A gossip columnist is someone who writes a gossip column in a newspaper or magazine, especially a gossip magazine. Gossip columns are material written in a light, informal style, which relates the gossip columnist's opinions about the personal lives or conduct of celebrities from show business (motion picture movie stars, theater, and television actors), politicians, professional sports stars, and other wealthy people or public figures. Some gossip columnists broadcast segments on radio and television.
The columns mix factual material on arrests, divorces, marriages and pregnancies, obtained from official records, with more speculative gossip stories, rumors, and innuendo about romantic relationships, affairs, and purported personal problems.
Gossip columnists have a reciprocal relationship with the celebrities whose private lives are splashed about in the gossip column's pages. Of course, some gossip columnists can engage in borderline defamatory conduct, spreading innuendo about alleged immoral or illegal conduct that can injure celebrities' reputations. Yet at the same time, gossip columnists are also an important part of the "Star System" publicity machine that turns movie actors and musicians into celebrities and superstars that are the objects of the public's obsessive attention and interest. The publicity agents of celebrities often provide or "leak" information or rumors to gossip columnists to publicize the celebrity or their projects, or to counteract "bad press" that has recently surfaced about their conduct.
Libel and defamation
While gossip columnists’ "bread and butter" is rumor, innuendo, and allegations of scandalous behavior, there is a fine line between legally acceptable spreading of innuendo and rumor and the making of defamatory statements, which can provoke a lawsuit. Newspaper and magazine editorial policies normally require gossip columnists to have a source for all of their allegations to protect the publisher against lawsuits for defamation.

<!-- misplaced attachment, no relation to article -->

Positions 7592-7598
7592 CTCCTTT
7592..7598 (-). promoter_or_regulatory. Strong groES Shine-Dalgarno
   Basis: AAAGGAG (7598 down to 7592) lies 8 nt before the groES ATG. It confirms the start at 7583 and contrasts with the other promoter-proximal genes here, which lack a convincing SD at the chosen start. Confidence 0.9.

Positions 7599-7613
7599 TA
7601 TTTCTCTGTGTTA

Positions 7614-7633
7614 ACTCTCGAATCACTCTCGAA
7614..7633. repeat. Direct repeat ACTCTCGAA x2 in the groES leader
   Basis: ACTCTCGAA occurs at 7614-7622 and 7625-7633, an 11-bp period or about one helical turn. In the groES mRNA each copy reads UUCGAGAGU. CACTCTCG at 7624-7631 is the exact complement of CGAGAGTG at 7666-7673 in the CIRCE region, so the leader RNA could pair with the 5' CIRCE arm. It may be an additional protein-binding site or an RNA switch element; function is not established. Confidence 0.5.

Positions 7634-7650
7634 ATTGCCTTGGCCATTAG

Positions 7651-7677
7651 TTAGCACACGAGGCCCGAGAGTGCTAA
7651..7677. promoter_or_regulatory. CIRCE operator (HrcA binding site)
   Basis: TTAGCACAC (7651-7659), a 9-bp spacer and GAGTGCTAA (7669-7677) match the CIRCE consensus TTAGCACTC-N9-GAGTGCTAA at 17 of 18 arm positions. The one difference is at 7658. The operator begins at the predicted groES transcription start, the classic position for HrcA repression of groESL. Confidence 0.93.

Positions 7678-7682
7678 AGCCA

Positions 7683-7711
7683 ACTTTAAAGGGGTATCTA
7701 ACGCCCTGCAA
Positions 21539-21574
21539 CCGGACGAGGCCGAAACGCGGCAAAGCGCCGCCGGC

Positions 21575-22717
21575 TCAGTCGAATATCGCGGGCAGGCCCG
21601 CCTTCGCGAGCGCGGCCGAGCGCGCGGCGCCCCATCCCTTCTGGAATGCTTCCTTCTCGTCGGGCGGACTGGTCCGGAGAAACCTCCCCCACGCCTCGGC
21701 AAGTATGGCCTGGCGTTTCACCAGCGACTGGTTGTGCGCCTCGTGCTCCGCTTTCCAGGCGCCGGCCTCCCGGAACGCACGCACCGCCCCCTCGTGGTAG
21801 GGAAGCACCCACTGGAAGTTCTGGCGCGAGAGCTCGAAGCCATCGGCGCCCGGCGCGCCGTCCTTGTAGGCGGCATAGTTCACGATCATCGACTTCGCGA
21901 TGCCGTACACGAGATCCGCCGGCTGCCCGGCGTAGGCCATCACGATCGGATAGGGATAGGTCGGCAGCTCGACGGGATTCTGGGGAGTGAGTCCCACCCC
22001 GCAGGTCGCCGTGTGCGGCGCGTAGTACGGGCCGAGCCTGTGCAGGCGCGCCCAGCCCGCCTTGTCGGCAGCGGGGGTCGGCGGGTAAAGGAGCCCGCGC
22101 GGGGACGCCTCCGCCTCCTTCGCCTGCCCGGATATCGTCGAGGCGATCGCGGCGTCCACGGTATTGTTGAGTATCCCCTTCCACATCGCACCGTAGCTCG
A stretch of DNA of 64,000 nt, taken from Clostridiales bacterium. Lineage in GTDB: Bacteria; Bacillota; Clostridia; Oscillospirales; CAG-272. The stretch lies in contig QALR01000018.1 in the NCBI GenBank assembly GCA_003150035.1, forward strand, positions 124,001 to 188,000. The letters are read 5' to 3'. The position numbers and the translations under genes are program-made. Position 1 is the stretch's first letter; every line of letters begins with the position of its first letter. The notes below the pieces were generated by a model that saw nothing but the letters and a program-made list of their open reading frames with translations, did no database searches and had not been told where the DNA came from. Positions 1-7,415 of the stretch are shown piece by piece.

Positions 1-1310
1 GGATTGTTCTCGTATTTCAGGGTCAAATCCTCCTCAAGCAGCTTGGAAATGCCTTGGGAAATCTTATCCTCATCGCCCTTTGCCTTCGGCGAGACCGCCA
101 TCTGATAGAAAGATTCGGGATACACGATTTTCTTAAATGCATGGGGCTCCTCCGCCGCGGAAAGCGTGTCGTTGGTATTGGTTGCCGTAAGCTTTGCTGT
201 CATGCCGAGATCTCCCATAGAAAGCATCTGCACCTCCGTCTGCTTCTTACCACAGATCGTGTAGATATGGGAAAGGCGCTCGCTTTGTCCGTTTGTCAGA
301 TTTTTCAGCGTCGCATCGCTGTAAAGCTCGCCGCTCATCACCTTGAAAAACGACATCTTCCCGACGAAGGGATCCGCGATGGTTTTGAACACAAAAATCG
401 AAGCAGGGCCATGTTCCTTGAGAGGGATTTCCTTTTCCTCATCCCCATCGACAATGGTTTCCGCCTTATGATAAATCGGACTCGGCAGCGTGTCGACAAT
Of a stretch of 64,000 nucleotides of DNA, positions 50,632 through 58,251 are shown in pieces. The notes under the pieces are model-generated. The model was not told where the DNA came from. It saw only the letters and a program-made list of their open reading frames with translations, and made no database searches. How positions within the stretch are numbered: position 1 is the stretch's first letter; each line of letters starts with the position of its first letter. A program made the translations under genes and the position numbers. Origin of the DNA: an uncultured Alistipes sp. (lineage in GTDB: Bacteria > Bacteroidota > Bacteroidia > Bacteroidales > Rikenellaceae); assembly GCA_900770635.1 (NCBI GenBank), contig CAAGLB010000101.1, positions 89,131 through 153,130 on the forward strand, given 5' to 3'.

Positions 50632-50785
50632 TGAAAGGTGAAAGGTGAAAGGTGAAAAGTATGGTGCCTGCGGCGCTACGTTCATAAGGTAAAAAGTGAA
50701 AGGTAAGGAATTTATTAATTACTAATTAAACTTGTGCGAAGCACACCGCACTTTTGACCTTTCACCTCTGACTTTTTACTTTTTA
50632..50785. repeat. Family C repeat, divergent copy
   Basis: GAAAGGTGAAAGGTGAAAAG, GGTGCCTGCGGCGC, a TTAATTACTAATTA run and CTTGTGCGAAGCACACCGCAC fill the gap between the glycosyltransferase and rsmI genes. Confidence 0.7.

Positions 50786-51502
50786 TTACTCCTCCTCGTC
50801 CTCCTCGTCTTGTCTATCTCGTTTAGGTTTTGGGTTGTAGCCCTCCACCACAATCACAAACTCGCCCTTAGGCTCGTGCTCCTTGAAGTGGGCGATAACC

Celebrities or public figures whose private lives are revealed in gossip columns who believe that their reputation has been defamed — that is, exposed to hatred, contempt, ridicule, or pecuniary loss — can sue for libel. A gossip columnist cannot defend themselves from a libel claim by arguing that they merely repeated, but did not originate the defamating rumor or claim; instead, the columnist has to prove that the allegedly defaming statement was truthful, or that it was based on a reasonably reliable source.
In the mid-1960s, rulings by the United States Supreme Court made it harder for the media to be sued for libel in the U.S. The court ruled that libel only occurred in cases where a publication printed falsehoods about a celebrity with “reckless disregard” for the truth. A celebrity suing a newspaper for libel must now prove that the paper published the falsehood with actual malice or with deliberate knowledge that the statement was both incorrect and defamatory.
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